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Under the Influence

By Laura Schlereth
Illustration By John Randall Nelson

The restaurant, hotel and healthcare design industries are showing that they all influence each other — and the result is a more welcoming, uniquely designed service.

When it comes to design, boundaries aren’t so easily defined. According to Peter Hapstak III, IIDA, AIA, Principal/Partner at CORE architecture and design in Washington, D.C., the most inspired designs are results of shared knowledge and blurred boundaries. “There’s a natural flow between all fields of design,” he says. “All design relates to all design. When we separate ideas and trends by industry, we limit creativity.”

Hapstak thinks it’s critical to the interior design profession to cross-reference disciplines in order to stay on top of the latest trends. “Creativity and the best design comes from overlapping different disciplines,” he says. “Designers should be able to wear different hats.”

 Three industries that seem to influence each other are healthcare, restaurant and hotel design. All three are becoming boutique destinations that offer unique experiences to guests and visitors. One reason for the overlap, according to Michael Winegrad, owner of I. Michael Interior Design, LLC, in Washington, D.C., is that the public has developed more sophisticated tastes and expects more from service industries.

“The public has become more aware of high design,” he says. “Functionality alone won’t set one apart from competition. We require just that little edge.”

Here’s how these three industries are looking to each other to gain that edge:

healthcare and hotels: home away from home

The major evolution in healthcare facility design has been from pragmatic and institutionalized to more of a resort-like atmosphere where holistic healing is the main focus, says Linda Gabel, AAHID, IIDA, Senior Associate at NBBJ Design, in Columbus, Ohio. Much like hospitality venues seek to make people feel at home, Gabel says that hospitals attempt to create the same welcoming environment.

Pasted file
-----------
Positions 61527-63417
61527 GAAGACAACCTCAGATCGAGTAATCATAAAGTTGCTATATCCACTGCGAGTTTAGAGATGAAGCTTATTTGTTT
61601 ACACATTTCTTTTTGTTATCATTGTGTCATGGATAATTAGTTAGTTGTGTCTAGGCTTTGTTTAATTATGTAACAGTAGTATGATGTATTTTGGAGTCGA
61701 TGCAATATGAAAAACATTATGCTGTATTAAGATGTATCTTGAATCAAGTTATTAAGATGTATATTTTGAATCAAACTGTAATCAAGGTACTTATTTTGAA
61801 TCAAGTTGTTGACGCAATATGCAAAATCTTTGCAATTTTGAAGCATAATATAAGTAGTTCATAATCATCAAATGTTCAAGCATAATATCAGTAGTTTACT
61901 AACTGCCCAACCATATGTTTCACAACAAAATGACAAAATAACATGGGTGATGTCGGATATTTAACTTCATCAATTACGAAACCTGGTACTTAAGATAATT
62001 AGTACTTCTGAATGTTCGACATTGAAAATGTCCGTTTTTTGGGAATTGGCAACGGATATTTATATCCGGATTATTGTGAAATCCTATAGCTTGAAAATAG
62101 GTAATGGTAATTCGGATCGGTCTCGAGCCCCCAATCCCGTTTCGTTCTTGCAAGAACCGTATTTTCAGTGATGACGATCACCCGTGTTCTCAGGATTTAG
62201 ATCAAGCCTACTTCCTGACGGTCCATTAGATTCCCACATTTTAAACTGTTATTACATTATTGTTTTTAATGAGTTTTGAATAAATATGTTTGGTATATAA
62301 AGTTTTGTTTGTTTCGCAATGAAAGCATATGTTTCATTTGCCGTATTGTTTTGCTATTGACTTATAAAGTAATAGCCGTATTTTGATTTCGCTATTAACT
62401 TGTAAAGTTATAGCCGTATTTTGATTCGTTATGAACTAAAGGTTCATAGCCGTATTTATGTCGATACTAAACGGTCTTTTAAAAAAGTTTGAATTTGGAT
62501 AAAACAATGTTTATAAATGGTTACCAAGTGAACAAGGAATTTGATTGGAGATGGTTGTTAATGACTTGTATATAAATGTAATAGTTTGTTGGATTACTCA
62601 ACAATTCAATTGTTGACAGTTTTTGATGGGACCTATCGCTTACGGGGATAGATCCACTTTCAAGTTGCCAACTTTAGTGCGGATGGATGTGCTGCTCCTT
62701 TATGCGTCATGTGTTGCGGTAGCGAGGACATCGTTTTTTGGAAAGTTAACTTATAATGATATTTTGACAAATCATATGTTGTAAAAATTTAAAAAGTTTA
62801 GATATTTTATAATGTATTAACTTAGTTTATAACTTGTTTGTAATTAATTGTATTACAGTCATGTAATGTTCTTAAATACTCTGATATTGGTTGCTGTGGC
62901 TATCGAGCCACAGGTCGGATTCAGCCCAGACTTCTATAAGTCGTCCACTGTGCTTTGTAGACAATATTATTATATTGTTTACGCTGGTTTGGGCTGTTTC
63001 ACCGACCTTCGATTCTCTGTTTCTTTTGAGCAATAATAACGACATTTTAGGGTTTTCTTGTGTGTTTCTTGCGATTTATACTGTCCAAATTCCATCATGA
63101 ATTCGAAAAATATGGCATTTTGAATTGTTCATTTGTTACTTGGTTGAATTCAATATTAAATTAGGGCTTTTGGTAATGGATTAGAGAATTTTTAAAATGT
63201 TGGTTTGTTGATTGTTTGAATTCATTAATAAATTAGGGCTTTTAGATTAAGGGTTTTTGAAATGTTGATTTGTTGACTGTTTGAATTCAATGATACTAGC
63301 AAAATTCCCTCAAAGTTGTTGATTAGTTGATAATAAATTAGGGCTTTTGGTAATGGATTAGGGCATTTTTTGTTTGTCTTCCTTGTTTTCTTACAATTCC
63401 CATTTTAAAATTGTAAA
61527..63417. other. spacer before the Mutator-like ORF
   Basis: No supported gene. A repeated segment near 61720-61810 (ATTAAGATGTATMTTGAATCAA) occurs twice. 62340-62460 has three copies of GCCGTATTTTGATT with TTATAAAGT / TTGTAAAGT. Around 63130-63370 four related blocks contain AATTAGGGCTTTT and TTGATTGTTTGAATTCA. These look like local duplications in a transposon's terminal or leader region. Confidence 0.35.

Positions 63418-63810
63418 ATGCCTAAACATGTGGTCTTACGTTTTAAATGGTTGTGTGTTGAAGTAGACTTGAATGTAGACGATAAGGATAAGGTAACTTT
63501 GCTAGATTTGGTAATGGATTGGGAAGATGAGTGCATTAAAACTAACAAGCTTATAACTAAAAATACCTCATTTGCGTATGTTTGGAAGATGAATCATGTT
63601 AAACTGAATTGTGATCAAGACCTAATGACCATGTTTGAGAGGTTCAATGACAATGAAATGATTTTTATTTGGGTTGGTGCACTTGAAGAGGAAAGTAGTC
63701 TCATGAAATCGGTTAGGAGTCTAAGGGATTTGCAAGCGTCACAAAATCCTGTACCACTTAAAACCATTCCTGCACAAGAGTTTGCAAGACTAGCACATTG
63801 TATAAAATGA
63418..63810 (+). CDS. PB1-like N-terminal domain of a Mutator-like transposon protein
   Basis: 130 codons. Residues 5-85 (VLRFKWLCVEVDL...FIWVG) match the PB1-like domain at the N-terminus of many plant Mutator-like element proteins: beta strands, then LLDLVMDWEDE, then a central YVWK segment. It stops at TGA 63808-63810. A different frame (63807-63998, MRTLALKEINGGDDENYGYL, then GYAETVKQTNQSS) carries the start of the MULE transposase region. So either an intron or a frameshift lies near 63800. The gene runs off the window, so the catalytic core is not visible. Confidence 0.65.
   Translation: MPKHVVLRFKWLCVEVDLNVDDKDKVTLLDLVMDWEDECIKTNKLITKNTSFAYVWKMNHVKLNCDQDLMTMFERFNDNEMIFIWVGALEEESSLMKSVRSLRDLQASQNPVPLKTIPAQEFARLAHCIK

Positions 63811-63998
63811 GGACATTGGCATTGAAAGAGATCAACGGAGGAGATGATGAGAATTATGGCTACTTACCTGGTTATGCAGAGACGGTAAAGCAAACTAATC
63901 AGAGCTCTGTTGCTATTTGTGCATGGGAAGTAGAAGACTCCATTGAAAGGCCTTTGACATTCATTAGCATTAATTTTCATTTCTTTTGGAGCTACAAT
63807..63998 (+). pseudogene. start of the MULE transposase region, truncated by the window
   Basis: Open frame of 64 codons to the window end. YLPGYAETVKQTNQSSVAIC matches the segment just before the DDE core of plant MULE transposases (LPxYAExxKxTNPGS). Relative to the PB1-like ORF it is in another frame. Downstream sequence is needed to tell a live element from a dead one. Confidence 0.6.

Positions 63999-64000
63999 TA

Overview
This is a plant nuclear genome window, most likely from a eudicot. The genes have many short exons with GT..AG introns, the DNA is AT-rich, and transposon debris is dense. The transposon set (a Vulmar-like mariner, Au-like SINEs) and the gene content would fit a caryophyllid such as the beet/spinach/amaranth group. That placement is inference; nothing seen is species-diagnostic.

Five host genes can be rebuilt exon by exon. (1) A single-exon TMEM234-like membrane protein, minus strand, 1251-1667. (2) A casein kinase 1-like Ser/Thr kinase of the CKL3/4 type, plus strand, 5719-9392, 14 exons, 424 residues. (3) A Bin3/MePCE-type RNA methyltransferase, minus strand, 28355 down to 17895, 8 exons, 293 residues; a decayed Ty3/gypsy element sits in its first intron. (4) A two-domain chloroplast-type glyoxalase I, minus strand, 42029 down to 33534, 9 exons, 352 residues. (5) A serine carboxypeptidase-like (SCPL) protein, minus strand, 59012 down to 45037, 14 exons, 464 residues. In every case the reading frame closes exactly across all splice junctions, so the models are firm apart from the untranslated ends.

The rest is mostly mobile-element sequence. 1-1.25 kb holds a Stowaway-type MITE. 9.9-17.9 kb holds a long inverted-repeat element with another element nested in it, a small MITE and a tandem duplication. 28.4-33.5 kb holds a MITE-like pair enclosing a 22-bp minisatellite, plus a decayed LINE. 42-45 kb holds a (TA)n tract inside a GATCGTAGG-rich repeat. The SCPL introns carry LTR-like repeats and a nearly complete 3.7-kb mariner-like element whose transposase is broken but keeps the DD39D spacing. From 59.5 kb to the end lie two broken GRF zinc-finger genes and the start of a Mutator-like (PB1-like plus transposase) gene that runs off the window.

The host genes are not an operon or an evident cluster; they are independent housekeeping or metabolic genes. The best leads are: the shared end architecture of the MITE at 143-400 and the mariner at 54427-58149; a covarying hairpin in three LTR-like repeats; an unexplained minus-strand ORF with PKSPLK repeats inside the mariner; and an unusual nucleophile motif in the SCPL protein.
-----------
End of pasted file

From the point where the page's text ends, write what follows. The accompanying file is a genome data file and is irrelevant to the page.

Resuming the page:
“A lot of it is about expectation of experience and creating that relaxing environment,” she says. “The design says you’re here for a place of expertise for medical care and well-being.”

In order to create that home away from home, Gabel says hospitals are using more organic tonalities and textures with palettes of wood, stone, hand-scraped plaster, cast glass, aged patina and hammered or hand-worked metals. There is also an increasing presence of natural elements such as fireplaces and water fountains, and hospitals are substituting the glaring lighting they’re notorious for with more natural daylight and warm
accent lighting.

Like hotels, healthcare design is also making an effort to reflect its region, Gabel says. It’s incorporating more indigenous patterns in textiles and tile designs to mirror the natural landscape and culture. For example, the Alaska Native Medical Center in Anchorage, Alaska, incorporates the indigenous form of storytelling by featuring iconography in railing details, edge-lit art glass, in textiles, as well as on the terrazzo patterns on the floor, Gabel says. In Charleston, S.C., where metal work is predominant, the Ashley River Tower Building in the Medical University of South Carolina includes hand-forged ironmongery in several forms, including light fixtures and benches.

Although the destination feel is sought after, Louise Nicholson Carter, IIDA, Principal and Director of healthcare interiors at Morris Architects in Houston, says she also sees retail being brought into healthcare facilities to provide a kind of branding. Like hotels, Nicholson Carter sees retail mostly coming in the form of food service, such as a Starbucks in the hospital lobby. She thinks the consistent design of a retail vendor inspires comfort in hospital visitors.

“I think there’s a huge amount of psychology that goes into a lot of this,” Nicholson Carter says.

“Familiar retail helps reduce anxiety in any facility.”

Jane Rohde, FIIDA, AAHID, AIA, LEED AP, Principal at JSR Associates, Inc., in Ellicot City, Md., agrees and says that the retail component also plays a role in the community-forming focus that healthcare design is taking on. In senior living facilities, she says there are more retail components in order to bring a common gathering place for residents. But the community-building initiative doesn’t end there, she says. Rather than isolating senior living facilities as gated-off residences, Rohde says they’re now being built as a part of new communities.

“It’s the idea of the intergenerational community,” she says. “It’s providing natural socialization rather than forced.”

Also, Rohde sees senior living facilities becoming more communities within themselves, especially among the upper class. Rather than having studio apartments, she says there’s an increase in communities with 2- to 3-bedroom units or even small houses for those who can live independently or with a caregiver. These facilities are also experiencing more resort-like, upscale design that includes dining area options and
more amenities, such as dishwashers, dryers and granite countertops.

hotels and restaurants: unique chic